Judicial raises of 3 percent proposed in Michigan

By Gary Gosselin

Dolan Media Newswires

Michigan judges should get a 3 percent raise in 2015, decided the State Officers Compensation Commission.

That's a turnaround from earlier discussions centered on 3 percent in 2015 and another 3 percent in 2016 and potentially requesting as much as 5 percent.

Commissioner David Fink, a Bloomfield Hills attorney, had been pushing for two 3 percent increases, and had some discussions about asking for as much as 5 percent.

Commissioner James "Mick" Middaugh, a former member of the Michigan House of Representatives, proposed only 3 percent in 2015 and to revisit the issue in two years.

Fink proposed to amend to include the additional 3 percent for 2016, but was voted down 5-4.

He reminded the panel that with the rate of inflation, the cost of living has increased nearly 30 percent since the last raise, noting that nonelected state employees have seen increases of more than 25 percent.

"It was a step in the right direction and fair," Middaugh told Michigan Lawyers Weekly after the meeting. "The 3 percent doesn't even it out, but it's a step in the right direction."

He noted that two years ago, the commission had suggested two 3 percent pay increases and that the Michigan Supreme Court, the State Bar of Michigan and all three judicial associations said, "No, thanks."

"They had an opportunity two years ago and did not take advantage ..." Middaugh said.

The vote is technically a raise to the Supreme Court justices, but all other judge salaries are tied to the justices. So, if approved, all Michigan judges would get 3 percent raises in 2015.

About 600 judges would be affected, and the cost of a 3 percent raise is about $2.5 million per year.

"I'm satisfied because I think it has the possibility of acceptance by the Legislature," said SOCC Chairman Larry Meyer, former president of the Michigan Retailers Association. "It certainly will be reviewed in two years."

The SOCC also oversees compensation for the governor, lieutenant governor, secretary of state, attorney general and legislators. They were contacted, Meyer said, and none of those have requested pay increases.

Had the Legislature been asked to approve the 6 percent, some on the panel said they thought the legislature would balk, and the whole request would be turned down. Any increase has to be approved by concurrent resolution adopted by a majority in each house.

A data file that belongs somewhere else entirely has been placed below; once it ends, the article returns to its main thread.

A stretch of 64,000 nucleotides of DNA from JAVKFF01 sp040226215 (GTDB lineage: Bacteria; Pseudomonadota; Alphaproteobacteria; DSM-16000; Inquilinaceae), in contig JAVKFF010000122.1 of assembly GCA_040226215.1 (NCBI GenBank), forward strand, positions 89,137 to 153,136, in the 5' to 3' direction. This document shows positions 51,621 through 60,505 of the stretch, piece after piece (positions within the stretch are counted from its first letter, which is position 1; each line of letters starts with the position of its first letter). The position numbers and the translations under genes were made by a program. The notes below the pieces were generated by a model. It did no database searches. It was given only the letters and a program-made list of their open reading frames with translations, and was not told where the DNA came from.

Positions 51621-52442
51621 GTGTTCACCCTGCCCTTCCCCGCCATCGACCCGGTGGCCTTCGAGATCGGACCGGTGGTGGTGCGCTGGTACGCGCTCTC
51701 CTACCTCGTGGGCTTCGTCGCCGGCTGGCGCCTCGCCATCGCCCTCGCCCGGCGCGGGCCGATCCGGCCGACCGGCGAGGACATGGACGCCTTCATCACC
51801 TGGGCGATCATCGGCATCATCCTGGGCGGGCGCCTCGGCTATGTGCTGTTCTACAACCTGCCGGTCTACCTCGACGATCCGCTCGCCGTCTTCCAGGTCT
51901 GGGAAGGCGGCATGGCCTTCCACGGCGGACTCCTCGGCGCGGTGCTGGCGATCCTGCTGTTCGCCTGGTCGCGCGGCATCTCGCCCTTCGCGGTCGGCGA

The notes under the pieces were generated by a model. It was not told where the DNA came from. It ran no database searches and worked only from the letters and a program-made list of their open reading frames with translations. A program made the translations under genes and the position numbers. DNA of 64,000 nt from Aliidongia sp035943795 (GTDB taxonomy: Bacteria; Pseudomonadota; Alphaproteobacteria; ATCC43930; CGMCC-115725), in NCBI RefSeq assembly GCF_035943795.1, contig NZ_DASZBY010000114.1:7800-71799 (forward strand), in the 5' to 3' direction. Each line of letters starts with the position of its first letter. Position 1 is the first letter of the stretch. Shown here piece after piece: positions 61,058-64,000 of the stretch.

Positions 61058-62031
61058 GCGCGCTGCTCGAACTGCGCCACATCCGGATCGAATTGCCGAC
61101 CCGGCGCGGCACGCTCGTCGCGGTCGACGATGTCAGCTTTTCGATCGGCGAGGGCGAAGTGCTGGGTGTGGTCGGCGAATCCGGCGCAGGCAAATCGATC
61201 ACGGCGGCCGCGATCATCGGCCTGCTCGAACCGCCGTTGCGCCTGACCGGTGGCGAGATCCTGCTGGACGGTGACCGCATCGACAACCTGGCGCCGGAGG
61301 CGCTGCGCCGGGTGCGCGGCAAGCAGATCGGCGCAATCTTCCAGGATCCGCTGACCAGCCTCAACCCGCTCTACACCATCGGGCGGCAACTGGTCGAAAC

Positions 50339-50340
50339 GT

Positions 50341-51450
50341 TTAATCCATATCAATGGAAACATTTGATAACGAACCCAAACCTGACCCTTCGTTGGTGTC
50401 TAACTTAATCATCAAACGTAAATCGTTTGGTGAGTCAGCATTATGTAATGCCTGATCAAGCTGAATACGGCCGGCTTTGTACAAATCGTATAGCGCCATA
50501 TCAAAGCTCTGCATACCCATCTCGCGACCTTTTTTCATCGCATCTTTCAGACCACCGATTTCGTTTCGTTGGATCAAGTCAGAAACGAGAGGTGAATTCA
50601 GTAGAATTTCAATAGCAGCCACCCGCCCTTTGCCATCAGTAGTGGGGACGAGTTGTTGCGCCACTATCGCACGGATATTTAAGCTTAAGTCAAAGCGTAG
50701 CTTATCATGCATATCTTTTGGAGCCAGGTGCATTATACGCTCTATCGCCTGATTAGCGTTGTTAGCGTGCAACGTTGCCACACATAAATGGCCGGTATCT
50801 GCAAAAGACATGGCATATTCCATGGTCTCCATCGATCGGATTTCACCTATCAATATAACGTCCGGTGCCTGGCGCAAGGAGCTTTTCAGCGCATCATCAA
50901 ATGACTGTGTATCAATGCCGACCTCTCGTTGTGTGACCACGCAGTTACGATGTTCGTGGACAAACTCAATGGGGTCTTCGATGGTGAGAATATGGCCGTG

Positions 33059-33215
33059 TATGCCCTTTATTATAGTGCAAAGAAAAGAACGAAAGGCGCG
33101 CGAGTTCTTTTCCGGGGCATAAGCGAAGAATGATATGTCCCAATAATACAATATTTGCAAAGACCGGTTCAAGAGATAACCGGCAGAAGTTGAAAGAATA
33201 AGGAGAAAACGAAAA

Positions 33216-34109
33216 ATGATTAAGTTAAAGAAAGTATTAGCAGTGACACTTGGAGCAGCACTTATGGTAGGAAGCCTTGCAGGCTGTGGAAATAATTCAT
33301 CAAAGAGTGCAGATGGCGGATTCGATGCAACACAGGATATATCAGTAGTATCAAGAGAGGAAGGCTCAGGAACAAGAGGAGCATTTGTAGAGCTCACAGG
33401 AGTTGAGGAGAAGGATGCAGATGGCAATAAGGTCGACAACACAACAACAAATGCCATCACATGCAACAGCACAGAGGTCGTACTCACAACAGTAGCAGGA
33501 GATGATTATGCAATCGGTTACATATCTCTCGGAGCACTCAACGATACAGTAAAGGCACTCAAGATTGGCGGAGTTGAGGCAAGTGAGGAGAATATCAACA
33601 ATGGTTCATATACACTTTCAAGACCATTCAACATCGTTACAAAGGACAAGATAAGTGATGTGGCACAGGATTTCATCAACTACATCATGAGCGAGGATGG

"We're glad to have received a recommendation for a raise, and we're hoping this will be approved by the Legislature," State Court Administrator Chad Schmucker told MiLW. "The fiscal crisis is not over yet in Michigan, and you can't be overconfident on any expenditure item.

"We believe that 13 years is a long time to wait for a raise, and this is a fairly modest raise, given that time period, and we're hoping it's well received by the Legislature."

Fink reminded the panel that the Legislature has the ability to decrease the amount, and noted that if it's not requested, the lgislature has nothing to work with if they want to modify a proposal.

"I do think that a couple of them voted that way because they believe the single [3 percent] pay increase was more likely to make it through," Fink said. "I felt that if the increase were too high, the legislature has the authority to lower the compensation--they don't have the ability to raise it."

Schmucker pointed out that since Michigan's last judicial raise, there have been 250 raises in the other states-- all states had raises, except Michigan.

"A handful have had one or two, but the average is five raises," Schmucker said. "They may be small, but it tells you a good working compensation system has [incremental increases]. I think this gets us back on track to getting regular small raises rather than a big [time] gap and trying to make it up."

Michigan Supreme Court justices earn $164,610; Court of Appeals judges make $151,441; circuit and probate judges make $139,919; and district court judges earn $138,272.

Published: Thu, Jun 6, 2013

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